ATTACHMENT AND BONDING
ATTACHMENT: WHAT IS IT?
Attachment is the reciprocal, affectionate enduring emotional bond between individuals. The child's first attachment to his or her primary caregiver is the model for all later attachments in life.
The early psychiatric literature about attachment was based on observations of children left without parental care in institutions or hospitals. Lessons learned from children with obvious and severe attachment disorders have been applied to children who have experienced abuse, neglect, multiple foster care placements, or other disruptions in normal family life (including day care).
Attachment is the basis for many human relationships, including spouses, siblings, and extended family. The attachment of child to parent, however, is the most primal form of attachment, and the type of most importance in adoption.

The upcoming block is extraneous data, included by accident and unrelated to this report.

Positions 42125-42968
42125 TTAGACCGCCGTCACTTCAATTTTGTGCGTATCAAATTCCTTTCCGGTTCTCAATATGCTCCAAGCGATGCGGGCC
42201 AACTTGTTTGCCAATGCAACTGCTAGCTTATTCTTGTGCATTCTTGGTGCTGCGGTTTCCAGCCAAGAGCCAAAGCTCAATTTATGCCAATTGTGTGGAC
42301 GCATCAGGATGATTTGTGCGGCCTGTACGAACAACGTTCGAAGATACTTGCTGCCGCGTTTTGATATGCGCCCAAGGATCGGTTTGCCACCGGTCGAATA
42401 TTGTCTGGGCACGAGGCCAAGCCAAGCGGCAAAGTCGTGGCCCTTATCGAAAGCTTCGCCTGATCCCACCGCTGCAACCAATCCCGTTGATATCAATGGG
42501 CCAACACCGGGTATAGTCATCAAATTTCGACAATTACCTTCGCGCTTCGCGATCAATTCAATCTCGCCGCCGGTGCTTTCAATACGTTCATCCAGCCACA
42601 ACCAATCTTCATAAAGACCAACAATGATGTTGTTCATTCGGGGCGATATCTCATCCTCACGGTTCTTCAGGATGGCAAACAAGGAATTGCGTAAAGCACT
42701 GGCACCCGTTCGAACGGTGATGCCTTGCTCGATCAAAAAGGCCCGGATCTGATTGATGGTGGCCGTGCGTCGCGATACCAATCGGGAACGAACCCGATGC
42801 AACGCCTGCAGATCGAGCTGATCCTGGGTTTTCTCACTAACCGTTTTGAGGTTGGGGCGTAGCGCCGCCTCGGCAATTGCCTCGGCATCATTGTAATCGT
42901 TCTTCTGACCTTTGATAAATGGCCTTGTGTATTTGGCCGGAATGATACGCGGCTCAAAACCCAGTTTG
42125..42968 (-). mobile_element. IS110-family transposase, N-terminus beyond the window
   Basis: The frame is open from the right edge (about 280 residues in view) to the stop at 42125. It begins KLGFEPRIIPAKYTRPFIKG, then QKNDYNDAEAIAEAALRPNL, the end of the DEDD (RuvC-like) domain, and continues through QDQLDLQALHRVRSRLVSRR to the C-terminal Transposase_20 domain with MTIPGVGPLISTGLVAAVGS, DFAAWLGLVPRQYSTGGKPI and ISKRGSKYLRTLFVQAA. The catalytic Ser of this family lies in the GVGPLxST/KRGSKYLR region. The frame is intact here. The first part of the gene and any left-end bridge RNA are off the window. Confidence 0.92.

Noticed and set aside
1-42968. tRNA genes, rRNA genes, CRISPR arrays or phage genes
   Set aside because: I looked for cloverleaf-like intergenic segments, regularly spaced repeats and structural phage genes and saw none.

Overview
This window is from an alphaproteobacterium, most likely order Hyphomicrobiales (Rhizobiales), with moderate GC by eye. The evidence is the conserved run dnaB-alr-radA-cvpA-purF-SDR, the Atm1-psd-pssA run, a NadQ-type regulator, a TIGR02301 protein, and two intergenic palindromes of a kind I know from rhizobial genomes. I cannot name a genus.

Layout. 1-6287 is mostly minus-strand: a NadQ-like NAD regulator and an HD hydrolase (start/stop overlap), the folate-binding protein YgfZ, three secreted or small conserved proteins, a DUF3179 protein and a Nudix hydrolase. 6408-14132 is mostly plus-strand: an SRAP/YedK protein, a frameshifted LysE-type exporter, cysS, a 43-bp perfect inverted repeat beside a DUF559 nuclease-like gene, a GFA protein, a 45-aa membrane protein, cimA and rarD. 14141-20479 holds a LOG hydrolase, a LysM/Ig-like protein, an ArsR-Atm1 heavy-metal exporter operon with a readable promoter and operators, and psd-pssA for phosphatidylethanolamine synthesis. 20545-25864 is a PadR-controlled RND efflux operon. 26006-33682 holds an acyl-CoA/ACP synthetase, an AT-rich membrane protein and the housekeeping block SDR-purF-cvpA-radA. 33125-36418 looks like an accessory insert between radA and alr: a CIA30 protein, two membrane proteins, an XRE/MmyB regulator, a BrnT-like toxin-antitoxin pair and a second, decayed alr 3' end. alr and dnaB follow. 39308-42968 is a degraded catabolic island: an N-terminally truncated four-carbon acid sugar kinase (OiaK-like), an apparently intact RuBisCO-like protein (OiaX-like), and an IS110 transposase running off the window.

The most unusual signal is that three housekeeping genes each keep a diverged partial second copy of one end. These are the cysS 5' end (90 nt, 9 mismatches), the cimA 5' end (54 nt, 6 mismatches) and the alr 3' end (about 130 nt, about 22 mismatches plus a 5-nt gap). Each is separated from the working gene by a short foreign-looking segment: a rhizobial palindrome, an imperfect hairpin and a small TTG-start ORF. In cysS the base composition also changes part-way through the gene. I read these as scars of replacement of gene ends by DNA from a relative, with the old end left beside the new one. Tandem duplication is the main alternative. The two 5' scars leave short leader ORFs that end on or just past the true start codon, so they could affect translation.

Cross-cultural research in Africa, China, Japan, Israel, Puerto Rico, and the United States demonstrates that each society has different standards for attachment. The person or persons to whom the infant is expected to attach and the behaviors that express attachment vary greatly. Sleep patterns, age of weaning, and demonstration of independence are very culture-specific. Each culture's attachment process prepares the child for adulthood in that culture, and regardless of differences, most children become securely attached to their caregivers.
From THE HANDBOOK OF INTERNATIONAL ADOPTION MEDICINE by Laurie C. Miller. © 2004 by Oxford University Press, Inc. Used by Permission.